It seems that no government is without some blame for genocide, imperialism, colonialism, puppet governments, slavery, human trafficking, the exploitation of human and natural resources, torture, anti-refugee and anti-migrant sentiment, the obliteration of native peoples, and the horrors of modern warfare with its aftermath of broken bodies and lives.
 
When we picture Mary standing at the foot of the cross, she stands, not only at the cross of Jesus, but also at the foot of centuries of pain and injustice that the cross signifies.  From all appearances, Mary is powerless.  All she can do is stand there, express the excruciating pain with her tears, and move on from such senseless destruction.  However, her presence, compassion, and resolve to move forward summarize the essence of her offering to God.
 
Fr. Leo John Dehon experienced the political fallout from the French Revolution, especially the government’s persecution of the Catholic Church.  He knew firsthand the destruction of the Franco-Prussian War and the First World War, and subsequently, a worldwide recession.  He witnessed the negative effects of the Industrial Revolution in the exploitation of factory workers.
 
Through it all, he remained standing.  By staying informed, principally through the daily newspapers, he was present to the issues of his day.  Through his writing and speaking on social issues, he expressed the felt pain of injustice.  His investment in education, his efforts at organizing clergy and laborers, and his commitment to rebuild from the ruins of war exemplified his determination to keep moving forward.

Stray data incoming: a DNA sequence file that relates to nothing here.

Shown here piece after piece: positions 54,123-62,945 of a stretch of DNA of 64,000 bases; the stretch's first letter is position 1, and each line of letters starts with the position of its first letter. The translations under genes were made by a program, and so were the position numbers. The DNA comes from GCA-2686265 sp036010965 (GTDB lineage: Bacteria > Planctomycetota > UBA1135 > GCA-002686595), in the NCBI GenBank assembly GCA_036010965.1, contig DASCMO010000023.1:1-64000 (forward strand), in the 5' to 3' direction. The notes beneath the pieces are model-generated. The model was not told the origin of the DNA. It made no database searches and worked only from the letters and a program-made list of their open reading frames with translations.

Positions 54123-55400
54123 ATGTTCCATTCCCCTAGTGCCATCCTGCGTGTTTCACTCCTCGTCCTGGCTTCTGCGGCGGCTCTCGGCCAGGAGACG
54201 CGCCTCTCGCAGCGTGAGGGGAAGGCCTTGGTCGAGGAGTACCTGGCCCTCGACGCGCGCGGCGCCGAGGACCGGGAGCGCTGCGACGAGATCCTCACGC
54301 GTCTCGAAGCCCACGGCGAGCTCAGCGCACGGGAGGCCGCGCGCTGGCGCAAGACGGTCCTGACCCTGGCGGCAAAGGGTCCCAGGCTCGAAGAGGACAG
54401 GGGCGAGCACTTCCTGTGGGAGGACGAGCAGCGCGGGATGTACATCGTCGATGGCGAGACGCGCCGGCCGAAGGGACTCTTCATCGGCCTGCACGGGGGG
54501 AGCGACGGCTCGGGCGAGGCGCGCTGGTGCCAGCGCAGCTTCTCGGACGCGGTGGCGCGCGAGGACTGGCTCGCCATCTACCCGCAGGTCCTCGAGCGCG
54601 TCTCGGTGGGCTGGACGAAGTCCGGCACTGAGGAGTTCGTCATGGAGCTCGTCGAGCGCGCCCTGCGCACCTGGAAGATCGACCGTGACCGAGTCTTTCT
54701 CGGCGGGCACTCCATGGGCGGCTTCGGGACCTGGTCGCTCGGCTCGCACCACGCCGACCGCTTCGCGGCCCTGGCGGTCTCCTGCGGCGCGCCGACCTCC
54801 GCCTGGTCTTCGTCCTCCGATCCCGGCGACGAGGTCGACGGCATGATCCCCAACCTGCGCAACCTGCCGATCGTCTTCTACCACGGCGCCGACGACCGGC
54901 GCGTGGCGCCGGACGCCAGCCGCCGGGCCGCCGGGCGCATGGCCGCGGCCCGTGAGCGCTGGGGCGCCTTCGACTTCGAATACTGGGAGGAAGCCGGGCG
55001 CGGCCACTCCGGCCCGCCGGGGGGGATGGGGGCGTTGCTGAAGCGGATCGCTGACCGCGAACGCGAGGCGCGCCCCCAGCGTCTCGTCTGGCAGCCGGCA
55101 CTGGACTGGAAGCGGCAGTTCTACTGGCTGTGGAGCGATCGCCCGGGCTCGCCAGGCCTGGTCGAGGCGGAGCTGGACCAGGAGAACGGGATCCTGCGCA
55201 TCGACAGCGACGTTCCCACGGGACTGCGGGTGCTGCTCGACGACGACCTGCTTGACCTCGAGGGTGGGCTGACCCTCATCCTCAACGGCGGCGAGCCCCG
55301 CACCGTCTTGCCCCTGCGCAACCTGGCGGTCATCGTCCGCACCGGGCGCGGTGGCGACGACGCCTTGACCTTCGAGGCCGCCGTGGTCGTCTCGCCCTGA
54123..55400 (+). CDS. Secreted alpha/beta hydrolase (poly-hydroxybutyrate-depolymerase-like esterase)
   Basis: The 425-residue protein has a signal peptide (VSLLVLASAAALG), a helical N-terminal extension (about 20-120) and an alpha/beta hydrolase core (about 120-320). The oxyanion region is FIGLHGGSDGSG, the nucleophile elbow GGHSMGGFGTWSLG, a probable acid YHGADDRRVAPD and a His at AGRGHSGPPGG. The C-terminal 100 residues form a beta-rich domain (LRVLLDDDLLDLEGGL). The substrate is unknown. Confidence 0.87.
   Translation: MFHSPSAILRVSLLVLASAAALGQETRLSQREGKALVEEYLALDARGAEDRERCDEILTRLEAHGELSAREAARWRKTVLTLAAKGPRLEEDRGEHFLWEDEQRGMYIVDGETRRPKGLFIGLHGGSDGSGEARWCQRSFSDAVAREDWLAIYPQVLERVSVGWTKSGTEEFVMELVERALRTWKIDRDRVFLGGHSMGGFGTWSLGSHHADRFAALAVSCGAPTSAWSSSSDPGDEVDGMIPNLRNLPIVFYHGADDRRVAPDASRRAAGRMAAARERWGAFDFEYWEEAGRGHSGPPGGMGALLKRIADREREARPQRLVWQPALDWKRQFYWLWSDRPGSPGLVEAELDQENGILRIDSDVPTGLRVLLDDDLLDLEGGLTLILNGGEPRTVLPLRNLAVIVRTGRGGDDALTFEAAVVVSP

For us, today, the daily act of oblation can be understood as a resolve to remain standing at the foot of the cross, in all its contemporary manifestations.  Being present, feeling the pain and expressing compassion, and acting, even in the face of insurmountable odds may appear rather powerless.  The promise of resurrection, however, suggests the lasting contribution of our oblation.          

 

 

 


 
Reflection questions: seeds for personal understanding and growth

Mary’s “fiat,” the dominant note of her life, has earned her the titles of “Mother of Sorrows” and “Comforter of the Afflicted.”  When you invite her to stand with you at the foot of your crosses, what do you hear her saying to you?
 
How do you understand your daily act of oblation in relation to the centuries of pain and injustice that the cross signifies?




 
 

 

Prayer: hands lifted in prayer; hands prepared to serve

In your kindness, throughout the coming week, please remember in your prayers the memory of those who lives are cut short and the needs of those who are permanently maimed by violence.  In your compassion, pray also for the perpetrators of terror. 
You may find helpful this Act of Oblation, taken from the Prayer Book of the Priests of the Sacred Heart.
 
Gracious God,
from the arms of Mary
you received your Son, presented in the temple,
the first fruits of a life of complete oblation.
 
Accept us too,
so that, sanctified by Christ’s offering,
we may live in your presence
for the salvation of our brothers and sisters.
 
On Calvary
you joined a mother’s compassion
to the passion of your Son,
so giving her a share in his sacrifice.
 
With Mary’s oblation,
accept the offering of this day
as a continuation in us
of Christ’s death and resurrection
for the redemption of the world.
 
Amen.

 
 
The backstory
 
Each week reflections and prayers based in the Dehonian charism are published on the Dehonian Spirituality page of the U.S. Province website of the Priests of the Sacred Heart. This is an email version of that update.